As soon as you enter, the exquisite baroque ornaments and the yellowish local limestone make an impression… On the beautiful ceiling next to the entrance are three paintings that recreate some of the exploits of St. Oronzo. It is worth visiting the beautiful altars and the underground crypt, where the remains of the cathedral can be seen before the Baroque renovation. Photos are forbidden there…
We decided to take a look there too, it was иn the ticket for the Duomo… The architecture of the building impresses with linearity, harmony and lavish baroque decorations around windows and balconies… The former seminary serves as a museum, with the exhibits arranged on two floors and viewed quickly.
We were most impressed by the yard and more precisely the well located in its center… The creation is the work of Giuseppe Cino (sculptor from Lecce), who also works on the vision of the facade. The two columns show many sculpted fruits, two images of angels and the statue of the first patroness of the city – St. Irene (Santa Irene).
Less than 500 meters from the Cathedral Square is hidden one of the greatest treasures in Lecce – the Roman Theater. Visitors to the city often wander around it, but unsuspecting of its existence miss it…
It dates back to the 1-2 century AD. and is the only Roman theater in Puglia! While the amphitheaters were battles with animals and gladiators, the theaters were for the play of comedies and tragedies. For thousands of years, this place was buried and erased from the map, until it was accidentally discovered in 1929 during construction work in the gardens of nearby palaces. To this day, much of it remains under the foundations of neighboring buildings… But it’s also exceptional in its current form – nestled among the surrounding homes! It once seated around 5,000 people…
💡 Its official entrance is from Via Degli Ammirati and a fee of 3 euro is charged for visiting. But you can get around it and enjoy it for free from the corner of Via Del Teatro Romano and Via Arte della Cartapesta – HERE.
The central square
St. Oronzo Square is the heart of the city! Since Roman times, it has been the busiest place in Lecce. Spacious and surrounded by many boutiques, cafes and restaurants. There is a variety of architectural styles, interesting buildings, palaces and churches. But the most attractive are the 29 m high column of St. Oronzo and the huge Roman amphitheater…
The statue of Saint Oronzo
This is one of the two columns that in the past marked the end of the ancient Roman road Via Appia in the nearby town Brindisi. Today on top of it rises a bronze statue of the patron saint of Lecce. Well, when we visited it, she was in restoration and the statue was gone…
💡 Saint Oronzo, or Saint Orontius, is the patron saint of Lecce and is highly revered throughout Puglia, but less well known in other parts of the country… According to locals, he was proclaimed the first bishop of Lecce by St. Paul! He was declared a saint in the 17th century, when legend has it that he saved Lecce from the terrible plague that swept through the area. His statues can also be seen in Ostuni, where he is also considered the patron saint of the city.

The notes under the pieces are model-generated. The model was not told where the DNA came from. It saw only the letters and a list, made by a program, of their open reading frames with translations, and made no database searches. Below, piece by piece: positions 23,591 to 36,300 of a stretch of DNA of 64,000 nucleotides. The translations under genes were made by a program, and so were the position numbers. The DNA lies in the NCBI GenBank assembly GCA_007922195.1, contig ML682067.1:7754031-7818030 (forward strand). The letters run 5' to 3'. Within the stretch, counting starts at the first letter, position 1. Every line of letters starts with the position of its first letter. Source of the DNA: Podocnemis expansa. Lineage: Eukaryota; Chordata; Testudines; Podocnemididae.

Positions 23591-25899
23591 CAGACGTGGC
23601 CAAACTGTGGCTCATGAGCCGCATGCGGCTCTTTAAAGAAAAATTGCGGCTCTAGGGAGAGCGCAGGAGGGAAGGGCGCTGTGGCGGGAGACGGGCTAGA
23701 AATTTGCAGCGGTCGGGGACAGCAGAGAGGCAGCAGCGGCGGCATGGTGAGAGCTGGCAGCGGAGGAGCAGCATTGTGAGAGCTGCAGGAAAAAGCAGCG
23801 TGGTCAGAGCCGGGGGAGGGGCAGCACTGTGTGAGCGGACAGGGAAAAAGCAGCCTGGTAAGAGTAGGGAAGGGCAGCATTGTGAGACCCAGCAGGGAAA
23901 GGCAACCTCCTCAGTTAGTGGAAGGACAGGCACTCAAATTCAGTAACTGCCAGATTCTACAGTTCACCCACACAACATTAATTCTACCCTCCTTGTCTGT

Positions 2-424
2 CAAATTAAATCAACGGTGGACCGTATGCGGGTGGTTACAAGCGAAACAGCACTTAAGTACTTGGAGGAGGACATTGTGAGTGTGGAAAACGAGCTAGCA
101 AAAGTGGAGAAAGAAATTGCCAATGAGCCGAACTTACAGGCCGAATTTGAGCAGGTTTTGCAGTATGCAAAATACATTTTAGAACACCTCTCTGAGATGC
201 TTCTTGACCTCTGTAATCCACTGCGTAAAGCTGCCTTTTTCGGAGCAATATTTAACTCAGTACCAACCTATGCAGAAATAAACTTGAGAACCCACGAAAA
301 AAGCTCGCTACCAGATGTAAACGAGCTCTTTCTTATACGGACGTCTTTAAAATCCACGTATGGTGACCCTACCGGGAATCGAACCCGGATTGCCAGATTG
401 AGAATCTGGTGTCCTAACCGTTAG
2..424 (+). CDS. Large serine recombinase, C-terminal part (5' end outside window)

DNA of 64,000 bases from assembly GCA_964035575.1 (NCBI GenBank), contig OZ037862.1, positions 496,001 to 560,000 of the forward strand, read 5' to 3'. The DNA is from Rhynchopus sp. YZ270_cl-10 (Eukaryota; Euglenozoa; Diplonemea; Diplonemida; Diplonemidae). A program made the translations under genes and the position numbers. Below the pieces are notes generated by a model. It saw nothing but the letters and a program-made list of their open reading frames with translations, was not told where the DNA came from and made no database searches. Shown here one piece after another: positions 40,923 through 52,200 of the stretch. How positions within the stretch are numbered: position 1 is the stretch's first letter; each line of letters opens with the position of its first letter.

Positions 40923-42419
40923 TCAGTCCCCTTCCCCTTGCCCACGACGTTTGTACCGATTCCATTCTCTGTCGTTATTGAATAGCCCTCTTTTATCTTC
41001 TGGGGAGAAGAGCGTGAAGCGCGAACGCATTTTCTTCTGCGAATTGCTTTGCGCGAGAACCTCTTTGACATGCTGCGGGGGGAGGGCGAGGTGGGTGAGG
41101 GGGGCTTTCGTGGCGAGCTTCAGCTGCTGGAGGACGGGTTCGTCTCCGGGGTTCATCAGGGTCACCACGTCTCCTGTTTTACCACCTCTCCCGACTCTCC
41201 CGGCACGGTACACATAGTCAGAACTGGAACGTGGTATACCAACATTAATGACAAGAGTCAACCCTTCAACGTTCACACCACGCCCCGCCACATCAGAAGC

The Roman amphitheater
The view of the huge amphitheater in the square is one of the most recognizable in Lecce! What we see today is only a third of the entire facility. Like the Teatro Romano, the amphitheater was discovered by chance in 1901 during the construction of the Italian bank – Banca d’Italia. It was built in the 1st or 2nd century AD. and in its entirety could hold almost 25,000 spectators!
Church of the Holy Cross – Basilica di Santa Croce
The basilica is the absolute baroque masterpiece of Lecce. The construction of the current vision began in 1549 and lasted for almost 100 years! It is due to several architects, and I will not surprise you that one is Zimbalo… For the city he is like Antoni Gaudi for Barcelona!
Due to the duration of construction, the lower row of the façade retains the typical 16th-century Renaissance appearance, and in the upper row the Baroque simply explodes and attracts the attention…The entire facade is built with local limestone, and the mixture of strange shapes, fruits, plants, animal and human images creates a unique work of art!
Time for eat
The street food in Lecce is great! And one place has been here since 1941. This Antica Pucceria Giannone dal 1941. There you will find the typical for this area sandwiches – Puccia. Their breads don’t look like the traditional ones for Puglia, but this is the secret of their unique taste…
We are greeted by Giuseppe – a salesman, baker, manager and even a brewer. With a flame in his eyes he tells us that his grandfather is the founder of the restaurant and he is a third generation owner. He claims that this is the first pucceria in the world! Sandwiches are made from freshly baked traditional bread according to his grandfather’s secret recipe… It all started in the field with the local workers. His grandfather kneaded the breads and went to sell them… Some ate it at the moment, others put it in their pockets and kept working…
Seasonal products from the region are added to the dough – dried tomatoes, olives and even turnips. Be careful only with the olives, because they are baked in the bread directly with the stones! We trusted Giuseppe completely for the choice of ingredients! Inside there were tomatoes, arugula, local salami from Martina Franca, typical for the region cheese burrata and various other delicacies… The price of the sandwich is about 7 euro.
The typical dessert of Lecce
We can’t help but try the traditional Lecce dessert – pasticciotto! This is the local confectionery pride. It is an exquisite dessert with a crispy crust and superb egg custard… Sold in almost every restaurant, bakery or restaurant. It can be seen in different varieties – with pistachios, almonds or nutella… I recommend you try the original taste of the Pasticceria Natale… against the background of the amphitheater…
What we missed
Lecce is famous for something else – papier-maché statues! You will find many studios with similar figures, such as Cartapesta Riso и Cartapesta Leccese Baldari, which you can visit and see the creations of local masters. This art gained popularity in the 17th century, when the Baroque conquered the city. Many people cannot afford to order stone statues and stop at paper ones. The craft has survived to this day…
You can also try the local latte with almond milk – Caffe Leccese! Represents espresso coffee, a few ice cubes and almond milk from the region. Serves are everywhere. Interestingly, the region around Salento and Lecce is the producer of one third of all almond production in Italy!